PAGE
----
Edmonds Beacon - Your Hometown News Source

By Yilun Lu 

Cannabis stores seeing high profits during stay-at-home order

 
Series: Coronavirus | Story 109

Last updated 4/24/2020 at 4:12pm

Yilun Lu

Seaweed CBD in Edmonds is only fulfilling orders placed online. Staff will meet customers at the door.

As anecdotal evidence shows demand for cannabis has increased during the coronavirus pandemic, pot shops in Edmonds and the surrounding area are helping customers stock up while also trying to reduce the risk of spreading the virus.

Customers are purchasing half ounces to ounces of pot at a time now rather than smaller quantities, said Tobias Rowe, manager of Seaweed CBD in Edmonds.

"Being a very stressful time right now for a lot of people, we are making sure we can maintain our customer base and help as many people as we can with our businesses."

On April 2, Gov. Jay Inslee extended Washington State's "Stay Home, Stay Healthy" emergency order through May 4. The order banned most gatherings and temporarily shuttered nonessential businesses.

Cannabis stores are considered essential.

As customers are not allowed inside, employees at Seaweed CBD switched to taking orders through a makeshift window. Seaweed CBD is also encouraging its customers to shop online and pick up their orders, which would allow employees at the dispensary to grab their orders and get them going.

On top of that, staff at Seaweed CBD sanitize the store every half hour.

Kushman's Lynnwood has also implemented Gov. Inslee's order by reducing hours and limiting the number of customers in stores.

Kushman's General Manager Kristina Franklin said these actions help give employees more time off as well as enough time to sanitize store surfaces, ATM machines, and door handles with bleach and alcohol.

"Staff wears latex-free gloves," said Franklin. "We have limited the number of customers in the store to one customer per budtender, with no more than three customers allowed in at one time."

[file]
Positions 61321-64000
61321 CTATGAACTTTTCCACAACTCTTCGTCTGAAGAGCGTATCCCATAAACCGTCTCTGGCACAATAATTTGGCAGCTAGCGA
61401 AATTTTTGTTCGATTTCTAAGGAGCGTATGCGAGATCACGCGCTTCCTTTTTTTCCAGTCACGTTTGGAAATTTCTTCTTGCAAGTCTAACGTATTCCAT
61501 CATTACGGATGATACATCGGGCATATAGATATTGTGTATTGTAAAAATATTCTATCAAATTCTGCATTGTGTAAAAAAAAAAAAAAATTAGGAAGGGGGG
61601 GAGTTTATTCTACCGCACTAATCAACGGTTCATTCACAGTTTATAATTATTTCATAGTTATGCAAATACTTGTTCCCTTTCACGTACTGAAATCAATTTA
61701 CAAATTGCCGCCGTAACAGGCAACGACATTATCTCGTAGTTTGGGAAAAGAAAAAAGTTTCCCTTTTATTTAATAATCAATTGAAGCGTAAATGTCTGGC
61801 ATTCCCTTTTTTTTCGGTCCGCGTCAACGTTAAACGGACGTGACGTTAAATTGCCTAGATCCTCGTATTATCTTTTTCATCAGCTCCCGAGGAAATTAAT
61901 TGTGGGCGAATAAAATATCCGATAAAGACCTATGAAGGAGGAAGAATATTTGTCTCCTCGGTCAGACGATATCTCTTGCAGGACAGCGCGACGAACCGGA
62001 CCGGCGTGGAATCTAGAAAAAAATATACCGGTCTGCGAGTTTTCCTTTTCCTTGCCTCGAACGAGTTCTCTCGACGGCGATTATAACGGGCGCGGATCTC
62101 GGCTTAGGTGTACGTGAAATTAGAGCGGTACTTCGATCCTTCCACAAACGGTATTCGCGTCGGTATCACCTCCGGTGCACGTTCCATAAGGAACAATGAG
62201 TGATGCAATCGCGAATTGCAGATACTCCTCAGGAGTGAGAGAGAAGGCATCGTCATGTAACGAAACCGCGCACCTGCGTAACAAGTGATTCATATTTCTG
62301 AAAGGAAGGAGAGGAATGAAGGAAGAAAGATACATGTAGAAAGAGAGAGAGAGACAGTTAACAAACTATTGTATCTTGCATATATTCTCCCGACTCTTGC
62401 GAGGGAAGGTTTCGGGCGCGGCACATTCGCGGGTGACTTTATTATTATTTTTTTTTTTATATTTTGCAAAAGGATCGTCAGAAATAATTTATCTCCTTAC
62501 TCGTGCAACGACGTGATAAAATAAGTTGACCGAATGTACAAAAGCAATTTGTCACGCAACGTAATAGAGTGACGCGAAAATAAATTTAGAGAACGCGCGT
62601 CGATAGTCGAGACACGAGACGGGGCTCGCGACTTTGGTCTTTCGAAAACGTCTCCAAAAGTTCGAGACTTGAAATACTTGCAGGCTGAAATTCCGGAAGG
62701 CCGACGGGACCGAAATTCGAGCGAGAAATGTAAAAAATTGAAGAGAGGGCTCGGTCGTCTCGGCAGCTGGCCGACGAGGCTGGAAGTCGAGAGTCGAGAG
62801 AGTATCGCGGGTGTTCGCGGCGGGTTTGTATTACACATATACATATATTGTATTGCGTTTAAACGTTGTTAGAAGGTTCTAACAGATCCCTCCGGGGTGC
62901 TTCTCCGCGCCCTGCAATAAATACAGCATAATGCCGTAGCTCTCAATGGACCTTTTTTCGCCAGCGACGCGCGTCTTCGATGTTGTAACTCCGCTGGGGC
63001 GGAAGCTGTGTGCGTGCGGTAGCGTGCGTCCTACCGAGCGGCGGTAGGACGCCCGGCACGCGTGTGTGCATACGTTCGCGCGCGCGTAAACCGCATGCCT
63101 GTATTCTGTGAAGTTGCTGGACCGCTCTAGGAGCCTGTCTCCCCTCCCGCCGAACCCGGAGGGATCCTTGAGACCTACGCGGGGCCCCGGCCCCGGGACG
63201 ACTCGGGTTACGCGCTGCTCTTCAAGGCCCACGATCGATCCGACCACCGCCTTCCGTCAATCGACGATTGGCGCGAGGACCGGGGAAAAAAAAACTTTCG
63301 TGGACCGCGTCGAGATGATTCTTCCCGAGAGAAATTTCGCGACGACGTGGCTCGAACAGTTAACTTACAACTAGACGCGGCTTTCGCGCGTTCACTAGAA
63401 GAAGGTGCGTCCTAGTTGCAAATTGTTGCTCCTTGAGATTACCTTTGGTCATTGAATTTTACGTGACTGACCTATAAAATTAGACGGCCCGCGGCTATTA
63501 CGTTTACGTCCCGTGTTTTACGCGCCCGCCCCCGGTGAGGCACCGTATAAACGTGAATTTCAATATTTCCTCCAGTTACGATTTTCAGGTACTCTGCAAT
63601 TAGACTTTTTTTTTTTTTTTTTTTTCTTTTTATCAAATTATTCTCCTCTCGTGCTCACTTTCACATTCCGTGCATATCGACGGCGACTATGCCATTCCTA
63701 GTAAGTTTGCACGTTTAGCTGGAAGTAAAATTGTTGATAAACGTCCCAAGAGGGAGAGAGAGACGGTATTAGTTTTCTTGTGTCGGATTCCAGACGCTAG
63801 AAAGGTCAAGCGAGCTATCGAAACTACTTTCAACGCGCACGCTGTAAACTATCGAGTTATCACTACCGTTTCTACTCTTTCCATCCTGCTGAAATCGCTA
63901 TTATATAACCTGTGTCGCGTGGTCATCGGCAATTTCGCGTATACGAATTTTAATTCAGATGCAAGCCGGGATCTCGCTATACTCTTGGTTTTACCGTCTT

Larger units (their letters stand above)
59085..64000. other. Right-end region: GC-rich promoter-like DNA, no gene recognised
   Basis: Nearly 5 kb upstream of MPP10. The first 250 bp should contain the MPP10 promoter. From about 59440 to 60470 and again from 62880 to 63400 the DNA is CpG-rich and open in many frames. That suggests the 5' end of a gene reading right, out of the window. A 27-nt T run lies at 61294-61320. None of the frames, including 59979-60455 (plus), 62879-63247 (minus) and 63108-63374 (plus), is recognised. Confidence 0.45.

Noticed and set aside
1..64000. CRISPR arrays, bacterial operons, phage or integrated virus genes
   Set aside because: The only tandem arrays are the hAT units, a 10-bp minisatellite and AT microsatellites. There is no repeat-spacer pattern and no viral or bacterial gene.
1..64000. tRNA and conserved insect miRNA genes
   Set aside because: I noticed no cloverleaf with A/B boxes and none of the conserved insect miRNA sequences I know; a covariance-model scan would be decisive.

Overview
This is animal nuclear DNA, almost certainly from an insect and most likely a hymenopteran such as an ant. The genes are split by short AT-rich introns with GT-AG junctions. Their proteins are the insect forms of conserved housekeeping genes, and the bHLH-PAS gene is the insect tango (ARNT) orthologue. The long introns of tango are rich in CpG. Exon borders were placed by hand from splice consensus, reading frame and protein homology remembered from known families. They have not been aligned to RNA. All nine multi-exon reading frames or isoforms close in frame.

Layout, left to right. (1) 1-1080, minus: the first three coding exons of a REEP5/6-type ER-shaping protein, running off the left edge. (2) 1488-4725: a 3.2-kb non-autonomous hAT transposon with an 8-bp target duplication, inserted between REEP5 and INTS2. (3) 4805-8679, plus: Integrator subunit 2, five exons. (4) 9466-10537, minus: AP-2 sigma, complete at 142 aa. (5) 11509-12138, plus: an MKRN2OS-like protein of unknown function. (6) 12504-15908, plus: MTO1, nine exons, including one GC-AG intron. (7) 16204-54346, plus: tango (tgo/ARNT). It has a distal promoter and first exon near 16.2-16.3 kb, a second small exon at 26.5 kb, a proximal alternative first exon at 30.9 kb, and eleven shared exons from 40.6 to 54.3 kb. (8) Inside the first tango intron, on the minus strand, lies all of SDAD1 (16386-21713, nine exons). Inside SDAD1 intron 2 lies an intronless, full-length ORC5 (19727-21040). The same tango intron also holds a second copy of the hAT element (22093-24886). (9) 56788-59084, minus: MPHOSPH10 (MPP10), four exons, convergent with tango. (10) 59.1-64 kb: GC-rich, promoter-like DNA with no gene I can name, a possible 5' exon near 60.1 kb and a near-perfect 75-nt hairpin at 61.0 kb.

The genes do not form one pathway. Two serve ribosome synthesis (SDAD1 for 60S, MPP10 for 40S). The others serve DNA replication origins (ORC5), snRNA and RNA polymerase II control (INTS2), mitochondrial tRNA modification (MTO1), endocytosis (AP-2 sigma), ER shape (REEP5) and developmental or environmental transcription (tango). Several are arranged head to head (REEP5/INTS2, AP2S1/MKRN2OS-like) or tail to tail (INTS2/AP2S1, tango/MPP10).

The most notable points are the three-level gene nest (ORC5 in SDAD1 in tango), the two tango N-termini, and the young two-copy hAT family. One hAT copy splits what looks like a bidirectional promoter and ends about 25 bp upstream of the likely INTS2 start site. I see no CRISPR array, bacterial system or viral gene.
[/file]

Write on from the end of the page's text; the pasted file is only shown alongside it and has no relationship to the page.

Kushman's has been sending any staff members home who are at risk of COVID-19, or who have shown illness symptoms.

So far five staff members have been tested for COVID-19, according to Franklin, and all results were negative.

Edibles and drinks, as both Rowe and Franklin noted, have become more popular than smokable products in recent weeks.

According to the National Institute on Drug Abuse, the coronavirus could be "an especially serious threat" to those who smoke tobacco or marijuana, or who vape.

In the appendix of Gov. Inslee's order, cannabis retailers and workers had been defined as essential business and allowed to stay open.

Yilun Lu

Staff at Seaweed CBD block the entrance with a table, preventing non-staff from entering.

Franklin said that being considered essential was "an honor." It not only allowed them to stay solvent and continue to help their customers, but also supported 35 full-time employees with kids and families, as well as vendors who regularly sell products.

But it was more than just being essential for people relying on cannabis products, Franklin said.

"We have also taken steps to support the local community by donating $500 to each food bank in Everett, Mukilteo, and Lynnwood, as well as $1,000 to Childstrive," said Franklin.

Kushman's has also ordered more than 10,000 masks to donate to hospitals in Washington for all first responders and medical personnel.

– Yilun Lu is a student in the University of Washington's News Lab. This story was written in collaboration with Beacon Publishing.

 

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